Disrespectful Anger

While I would consider this one to be self evident, many people apparently do not see it the same way. When you put your spouse down, attempt to read his/her mind, assign dishonorable motives to his/her behavior, call him/her derogatory names, subject him/her to the silent treatment, or become physically violent with him/her, you are undermining the marital connection and trust. Many of these behaviors fall clearly on the wrong side of the emotional, verbal, or physical abuse line.

“Problems of chronic resentment, anger, or emotional abuse are not about relationship issues and not much about personality. They are about failures of compassion and self-regulation… Self-regulation is the ability to hold onto self-value and value for loved ones when you don’t like their behavior.” – Steven Stosny, PhD, Compassion Power

One of the key characteristics of people we find most attractive is how we feel about ourselves when we are around them. Positive feelings encourage us to spend time around someone. Negative feelings cause an aversive reaction, which – simply put – means that we begin to avoid the stimulus associated with the negative feelings…or the source (in this case, a person). Over time, we are literally repelled by the stimulus and its source.

To make matters worse (if you believe that’s possible), nothing is more detrimental to transparent honesty in a relationship than aggressive or disrespectful bouts of anger. People are honest only when they are reasonably safe to be. If you react to your spouse’s honesty with negative outbursts, you are discouraging him/her from sharing with you in the future.

Engaging in outbursts of anger and disrespect literally repels your partner and encourages him/her to be dishonest, which does not improve your marriage in any way. Instead, it harms your marriage. Bottom line: Don’t engage in this behavior. If you are angry, walk away and cool down.

Focusing on Problems Instead of Solutions

Our emotional memory is quite good. When we remember a positive past event – such as going to the state fair as a child – we will likely smile, as we relive the feelings associated with the event. Try it now with one of your own positive memories.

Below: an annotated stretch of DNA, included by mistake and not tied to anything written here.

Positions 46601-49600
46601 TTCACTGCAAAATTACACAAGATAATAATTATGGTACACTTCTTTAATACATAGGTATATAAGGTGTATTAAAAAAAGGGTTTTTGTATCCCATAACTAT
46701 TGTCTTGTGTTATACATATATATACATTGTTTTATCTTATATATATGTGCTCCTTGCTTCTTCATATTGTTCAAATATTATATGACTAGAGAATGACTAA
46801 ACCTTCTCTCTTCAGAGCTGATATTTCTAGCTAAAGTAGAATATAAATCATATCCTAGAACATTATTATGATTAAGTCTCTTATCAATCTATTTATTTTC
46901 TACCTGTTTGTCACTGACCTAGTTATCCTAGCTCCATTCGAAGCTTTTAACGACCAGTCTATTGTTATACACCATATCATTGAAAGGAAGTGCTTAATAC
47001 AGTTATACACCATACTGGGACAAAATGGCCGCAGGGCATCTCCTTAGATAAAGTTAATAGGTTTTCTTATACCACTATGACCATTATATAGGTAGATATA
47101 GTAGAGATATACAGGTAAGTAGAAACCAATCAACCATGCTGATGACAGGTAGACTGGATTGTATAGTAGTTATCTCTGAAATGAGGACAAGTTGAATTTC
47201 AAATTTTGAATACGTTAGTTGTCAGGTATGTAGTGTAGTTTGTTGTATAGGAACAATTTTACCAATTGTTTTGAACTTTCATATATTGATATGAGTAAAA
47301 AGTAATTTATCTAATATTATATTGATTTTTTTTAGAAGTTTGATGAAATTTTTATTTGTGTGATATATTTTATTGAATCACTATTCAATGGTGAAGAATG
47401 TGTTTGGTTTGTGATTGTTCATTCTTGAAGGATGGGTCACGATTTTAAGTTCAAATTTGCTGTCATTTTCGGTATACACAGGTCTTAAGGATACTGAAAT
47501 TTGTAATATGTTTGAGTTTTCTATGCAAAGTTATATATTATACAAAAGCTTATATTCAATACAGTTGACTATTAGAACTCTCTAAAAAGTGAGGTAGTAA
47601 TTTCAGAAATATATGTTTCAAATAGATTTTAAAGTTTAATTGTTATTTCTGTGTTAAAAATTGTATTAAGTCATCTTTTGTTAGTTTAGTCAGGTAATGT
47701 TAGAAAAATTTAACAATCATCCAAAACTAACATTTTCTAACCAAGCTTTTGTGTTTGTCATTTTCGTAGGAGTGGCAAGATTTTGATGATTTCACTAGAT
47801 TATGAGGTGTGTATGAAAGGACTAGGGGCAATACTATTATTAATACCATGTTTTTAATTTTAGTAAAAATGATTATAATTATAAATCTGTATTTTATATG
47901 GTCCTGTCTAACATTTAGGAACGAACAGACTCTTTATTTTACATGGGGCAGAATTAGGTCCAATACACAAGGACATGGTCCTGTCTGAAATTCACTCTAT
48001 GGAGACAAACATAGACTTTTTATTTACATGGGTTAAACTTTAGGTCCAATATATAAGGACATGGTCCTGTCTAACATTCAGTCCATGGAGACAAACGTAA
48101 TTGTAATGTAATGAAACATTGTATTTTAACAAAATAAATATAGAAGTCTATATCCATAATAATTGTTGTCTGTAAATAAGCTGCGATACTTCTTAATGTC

Unfortunately, this also works with negative memories. Recalling a past negative event will recall the associated emotions and release adrenaline into your system as if it were happening in the present. Reliving negative events doesn’t help us when it becomes an obsession. We literally work ourselves into a negative emotional state, which feeds anger and resentment. This also increases our aversive response to the stimulus, as we are again experiencing the negative result.

Understanding that problems exist and why is helpful. I certainly wouldn’t suggest that you deny the existence of problems. However, dwelling obsessively on the problems increases negativity and wastes time and effort you could spend on solutions. Improving your marriage will require not just a list of grievances, but a list of solutions to at least try. Additionally, a negative person is no joy to be around, and I haven’t yet met a cooperative person in a negative mindset.

When you focus on your goal rather than the starting point or the obstacles, you have the greatest chance of success. Keep your eye on the prize.

Failure to Seek Professional Help

The most common reason given for not seeking professional help is the cost. I assure you that it is far cheaper than divorce. I firmly believe that our actions and investments tell the true story of our priorities. If your marriage is a priority, invest in it.